If there are any breaches of data, such as a hack, the data controller must notify the Supervisory Authority after no more than 72 hours after the becoming aware of the breach, not the breach itself. There is no room for misinterpretation or excuses here – if the Supervisory Authority is not reached within the 72 hours, the notification of the breach must be accompanied by a suitable reason from the controller for the delay. A suitable reason would be something that is out of the controller’s power – a power outage, for example.

If there are any breaches of data, such as a hack, the data controller must notify the Supervisory Authority after no more than 72 hours after the becoming aware of the breach, not the breach itself.

“If there are any breaches of data, such as a hack, the data controller must notify the Supervisory Authority after no more than 72 hours after the becoming aware of the breach, not the breach itself.”

Notifying the data subject (i.e. person whose data is being held) is slightly different, though. The data subject must be notified of any potential breach UNLESS the data is anonymised – if the data is not immediately recognisable as the initial data sent by the subject. Pseudonymised or encrypted data hides what the data actually is via a mask or coding, with only a small number of people able to uncover the true meaning. If one doesn’t have the means to do that, the data is essentially useless.

 

Data can be thought of as raw facts and figures that appear to make no sense. We must put categories and context with the data for them to become information and knowledge. Hence, if a piece of data is hidden behind a mask or code, those who don’t know how to unlock the data, cannot even know what data they obtain.

 

FINES AND PENALTIES

The consequences for failing to comply to GDPR can be huge, but while you may see big figures bandied about, those are not necessarily the fine you or your organisation will receive. Each case will be considered against a set of conditions to judge whether a fine will be needed, and how much.

These conditions are:

  • How big and widespread the infringement was and how much and how many data subjects it affected. The type of data affected will also be considered.
  • If there was any (intentional) neglect from the organisation concerning the infringement.
  • Whether the data controller took action to prevent damage to the data subjects (EG: if there’s a breach, the 72 hours you have before notifying the Supervisory Authority can be used for you to minimise the damage to your customers, sort the breach, set up suitable preventions, then notify the Supervisory Authority – this will potentially help your case.)
  • How your data was protected initially will also be considered, though. If an organisation does not have suitable security measures in place, and don’t show demonstrable controls, this will negatively affect the organisation’s case.
  • The responsibility of the processor or controller and if they have had any previous infringements.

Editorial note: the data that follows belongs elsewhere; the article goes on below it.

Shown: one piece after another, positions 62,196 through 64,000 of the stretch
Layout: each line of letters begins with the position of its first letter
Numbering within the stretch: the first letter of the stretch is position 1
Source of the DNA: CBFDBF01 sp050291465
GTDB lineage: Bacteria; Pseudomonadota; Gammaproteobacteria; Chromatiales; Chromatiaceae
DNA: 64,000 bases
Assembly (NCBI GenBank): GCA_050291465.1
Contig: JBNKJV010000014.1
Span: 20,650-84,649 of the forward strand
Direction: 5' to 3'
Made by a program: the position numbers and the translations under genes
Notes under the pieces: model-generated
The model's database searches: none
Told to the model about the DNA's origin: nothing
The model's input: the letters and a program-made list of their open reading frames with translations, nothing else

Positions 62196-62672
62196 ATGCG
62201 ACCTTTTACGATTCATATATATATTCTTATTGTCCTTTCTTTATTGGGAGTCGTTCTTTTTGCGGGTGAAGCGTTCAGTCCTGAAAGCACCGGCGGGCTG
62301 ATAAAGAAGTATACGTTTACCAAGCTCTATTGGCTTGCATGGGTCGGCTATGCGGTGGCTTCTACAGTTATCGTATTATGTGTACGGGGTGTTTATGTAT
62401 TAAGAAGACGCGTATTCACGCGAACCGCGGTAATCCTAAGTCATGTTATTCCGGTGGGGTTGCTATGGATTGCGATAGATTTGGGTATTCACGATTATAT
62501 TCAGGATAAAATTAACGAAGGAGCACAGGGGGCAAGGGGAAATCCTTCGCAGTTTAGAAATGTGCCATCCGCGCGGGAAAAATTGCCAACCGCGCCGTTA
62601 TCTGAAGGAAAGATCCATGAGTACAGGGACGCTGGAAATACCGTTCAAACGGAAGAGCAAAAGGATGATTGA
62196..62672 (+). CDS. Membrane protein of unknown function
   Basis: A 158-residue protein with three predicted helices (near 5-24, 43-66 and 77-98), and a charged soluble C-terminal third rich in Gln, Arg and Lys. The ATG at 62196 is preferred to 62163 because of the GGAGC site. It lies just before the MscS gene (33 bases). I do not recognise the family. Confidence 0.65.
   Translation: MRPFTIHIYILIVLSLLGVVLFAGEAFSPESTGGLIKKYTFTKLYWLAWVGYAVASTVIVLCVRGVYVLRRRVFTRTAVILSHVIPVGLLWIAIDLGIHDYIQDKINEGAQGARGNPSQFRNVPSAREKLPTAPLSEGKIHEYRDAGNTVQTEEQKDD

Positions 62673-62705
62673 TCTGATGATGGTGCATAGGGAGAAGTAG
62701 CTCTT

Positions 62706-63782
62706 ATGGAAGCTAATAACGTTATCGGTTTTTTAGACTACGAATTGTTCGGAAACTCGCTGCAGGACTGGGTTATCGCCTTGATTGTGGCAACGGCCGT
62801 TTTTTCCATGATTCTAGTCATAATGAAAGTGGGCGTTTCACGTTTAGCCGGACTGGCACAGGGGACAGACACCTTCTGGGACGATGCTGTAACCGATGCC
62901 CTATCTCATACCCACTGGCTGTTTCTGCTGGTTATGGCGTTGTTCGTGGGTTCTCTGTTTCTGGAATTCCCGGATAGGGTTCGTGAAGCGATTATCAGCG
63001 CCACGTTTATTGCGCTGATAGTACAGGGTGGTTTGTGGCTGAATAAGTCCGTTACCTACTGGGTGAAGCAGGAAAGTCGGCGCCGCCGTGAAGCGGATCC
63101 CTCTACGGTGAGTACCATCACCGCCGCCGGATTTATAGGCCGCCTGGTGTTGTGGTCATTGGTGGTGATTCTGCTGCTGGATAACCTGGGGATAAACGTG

• The cooperation with the Supervisory Authority to fix the infringement.
  • How the Supervisory Authority became aware of the infringement.
  • The extent of adherence to specified codes and conduct by the Supervisory Authority.
  • And any other factors relevant to the specific infringement in case, including but not limited to financial gains and losses.
A worst-case scenario can see a fine of up to 20,000,000 Euros, or up to a 4% of the total worldwide annual turnover of the preceding financial year, whichever is greater.

“A worst-case scenario can see a fine of up to 20,000,000 Euros, or up to a 4% of the total worldwide annual turnover of the preceding financial year, whichever is greater.”

A worst-case scenario can see a fine of up to 20,000,000 Euros, or up to a 4% of the total worldwide annual turnover of the preceding financial year, whichever is greater. This is again dependent on a certain set of circumstances (including lack of compliance with the Supervisory Authority) and these figures can be lower (up to 10,000,000 Euros and 2%) because of that. The important phrasing here though is “up to”. It will be unlikely that any organisation will be fined 10,000,000 Euros unless they severely infringe on the regulations and the data affected is of high risk.

Remediation costs will also significantly affect organisations post-breach. Depending on an organisation’s size, how many employees they have and how many data records are affected by a potential breach impacts any remediation costs for the company. Using the supermarket chain Morrisons as a recent example, they lost 100,00 employee records – with current estimations of remediation costs, the minimum cost Morrisons could potentially be looking at is £75 million. This is a huge cost alone to remedy any breach, and this figure will be huge for any organisation.

These consequences still seriously highlight the need to comply with GDPR thoroughly and securely, and it’s vital to get your business or organisation fully compliant before the regulations come into place in May 2018. Ask us now for a Gap Analysis or GDPR project delivery.

 

The source for much of this information comes from “Guidelines on Data Protection Officers” a comprehensive guide on all things GDPR and a vital read for any Data Protection Officers.

You can also read our take on Equifax’s breach and lack of compliance with GDPR right here: https://activaconsulting.co.uk/activa-consulting-news/equifax-affected-under-gdpr-laws/